Markets Overview

  • ASX SPI 200 futures up 0.7% to 6,990.00
  • Dow Average up 0.6% to 33,005.97
  • Aussie down 0.6% to 0.7272 per US$
  • U.S. 10-year yield rose 8.9bps to 1.8628%
  • Australia 3-year bond yield rose 9bps to 1.66%
  • Australia 10-year bond yield rose 10bps to 2.23%
  • Gold spot up 1.9% to $2,036.70
  • Brent futures up 4.1% to $128.27/bbl

Economic Events

  • 9:15am: (AU) RBA’s Lowe-Speech
  • 10:30am: (AU) March Westpac Consumer Conf Index, prior 100.8
  • 10:30am: (AU) March Westpac Consumer Conf SA MoM, prior -1.3%
  • 11am: (AU) Australia to Sell A$1 Billion 1.75% 2032 Bonds
  • 7pm: (AU) RBA’s Debelle-Panel

Commonwealth Bank of Australia may issue about A$17 billion in Tier 2-eligible subordinated bonds by Jan. 1, 2026, to comply with loss-absorbing capacity requirements, according to Bloomberg intelligence. The lender will also increase senior debt issuance to replace A$51.1 billion drawn under the term funding facility.

Other News

Traditional British foods such as jellied eels, black pudding, ploughman’s lunches and even pork pies could die out within a generation because British 18-30 year olds have never even tried them, according to research.

Traditional British dishes that have fallen out of favour, as younger people embrace world cuisine and healthier food options a survey suggests.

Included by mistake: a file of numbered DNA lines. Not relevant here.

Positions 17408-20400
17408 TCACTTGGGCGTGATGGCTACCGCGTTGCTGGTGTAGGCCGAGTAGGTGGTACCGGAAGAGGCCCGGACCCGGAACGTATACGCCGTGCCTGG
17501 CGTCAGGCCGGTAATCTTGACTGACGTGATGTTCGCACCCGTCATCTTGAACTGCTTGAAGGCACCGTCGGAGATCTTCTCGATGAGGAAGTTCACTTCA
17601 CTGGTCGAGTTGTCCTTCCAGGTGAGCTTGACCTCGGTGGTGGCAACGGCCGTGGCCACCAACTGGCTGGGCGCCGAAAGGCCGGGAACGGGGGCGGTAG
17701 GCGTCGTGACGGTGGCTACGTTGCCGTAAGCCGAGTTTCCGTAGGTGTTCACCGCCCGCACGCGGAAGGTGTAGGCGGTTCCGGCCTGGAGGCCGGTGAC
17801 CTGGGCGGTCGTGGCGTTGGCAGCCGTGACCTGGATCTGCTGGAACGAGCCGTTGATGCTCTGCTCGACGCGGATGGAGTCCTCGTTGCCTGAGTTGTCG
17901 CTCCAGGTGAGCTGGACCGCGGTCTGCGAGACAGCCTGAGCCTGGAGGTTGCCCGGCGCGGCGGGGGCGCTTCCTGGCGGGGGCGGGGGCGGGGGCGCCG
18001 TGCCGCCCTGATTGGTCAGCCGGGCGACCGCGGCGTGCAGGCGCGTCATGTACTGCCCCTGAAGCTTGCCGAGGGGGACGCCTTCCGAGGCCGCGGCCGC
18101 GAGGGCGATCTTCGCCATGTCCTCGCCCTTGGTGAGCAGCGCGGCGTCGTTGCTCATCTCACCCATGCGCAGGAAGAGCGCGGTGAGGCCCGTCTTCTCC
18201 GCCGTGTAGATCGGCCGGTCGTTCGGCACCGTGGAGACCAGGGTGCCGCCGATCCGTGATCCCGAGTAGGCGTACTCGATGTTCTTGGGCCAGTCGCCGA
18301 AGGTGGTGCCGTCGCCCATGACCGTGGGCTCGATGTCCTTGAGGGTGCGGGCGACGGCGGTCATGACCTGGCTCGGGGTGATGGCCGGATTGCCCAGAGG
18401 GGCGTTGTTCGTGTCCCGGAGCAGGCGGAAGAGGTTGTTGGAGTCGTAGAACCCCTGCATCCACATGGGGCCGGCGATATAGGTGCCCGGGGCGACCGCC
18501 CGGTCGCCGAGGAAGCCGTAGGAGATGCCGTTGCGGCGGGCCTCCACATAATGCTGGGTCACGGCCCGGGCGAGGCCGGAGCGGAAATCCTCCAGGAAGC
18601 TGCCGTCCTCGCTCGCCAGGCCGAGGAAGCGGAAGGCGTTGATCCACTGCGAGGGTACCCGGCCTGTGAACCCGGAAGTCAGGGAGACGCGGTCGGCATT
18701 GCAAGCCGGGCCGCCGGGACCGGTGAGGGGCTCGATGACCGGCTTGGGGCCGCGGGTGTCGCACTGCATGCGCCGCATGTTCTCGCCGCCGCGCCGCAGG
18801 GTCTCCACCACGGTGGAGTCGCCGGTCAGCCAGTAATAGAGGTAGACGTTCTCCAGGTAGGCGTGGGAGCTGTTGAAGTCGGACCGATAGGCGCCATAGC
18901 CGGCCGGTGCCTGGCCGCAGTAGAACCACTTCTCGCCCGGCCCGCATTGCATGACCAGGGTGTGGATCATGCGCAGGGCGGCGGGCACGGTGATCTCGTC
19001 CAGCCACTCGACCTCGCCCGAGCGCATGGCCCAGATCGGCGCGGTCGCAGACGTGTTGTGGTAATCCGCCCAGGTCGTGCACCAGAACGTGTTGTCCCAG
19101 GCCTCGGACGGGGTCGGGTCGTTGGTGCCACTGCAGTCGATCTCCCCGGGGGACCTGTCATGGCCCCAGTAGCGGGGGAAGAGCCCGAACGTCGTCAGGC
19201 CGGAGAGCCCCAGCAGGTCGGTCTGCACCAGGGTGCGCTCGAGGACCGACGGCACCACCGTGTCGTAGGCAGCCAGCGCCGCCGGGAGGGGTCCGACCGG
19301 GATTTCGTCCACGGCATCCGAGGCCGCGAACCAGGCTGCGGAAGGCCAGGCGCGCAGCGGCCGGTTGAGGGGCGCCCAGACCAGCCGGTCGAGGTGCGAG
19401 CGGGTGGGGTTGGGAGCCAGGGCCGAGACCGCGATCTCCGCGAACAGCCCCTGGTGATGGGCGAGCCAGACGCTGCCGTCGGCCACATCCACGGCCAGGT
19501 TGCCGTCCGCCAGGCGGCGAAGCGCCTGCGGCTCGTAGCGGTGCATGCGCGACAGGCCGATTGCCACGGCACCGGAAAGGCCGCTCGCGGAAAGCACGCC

Old-fashioned favourites which are losing favour with modern Britons, include  Welsh rarebit, liver and onions, and pie and mash with liquor, with more than a third of people admitting they’ve never tried them.

Jellied eels came out as the most unfamiliar to Gen Z, with almost two thirds of youngsters having never tried the classic dish, originating from the East End of London in the 18th Century.

Kedgeree, the Anglo-Indian concoction that emerged during the time of colonialism, made with rice, egg and haddock came second on the list, with half admitting they’d never eaten it.

This was followed by the Scottish speciality haggis, with almost half of respondents claiming never to have eaten it, despite it remaining a firm staple in Scotland and in the rest of the UK on Burns Night celebrations.

Also set to be consigned to culinary history was bubble and squeak and gammon with a pineapple ring with a quarter never eating either dish.

The study found other traditional mealtime favourites falling by the wayside include black pudding, while three in 10 have never tried Saveloy sausage and chips and 30 per cent hadn’t had a Lancashire hotpot.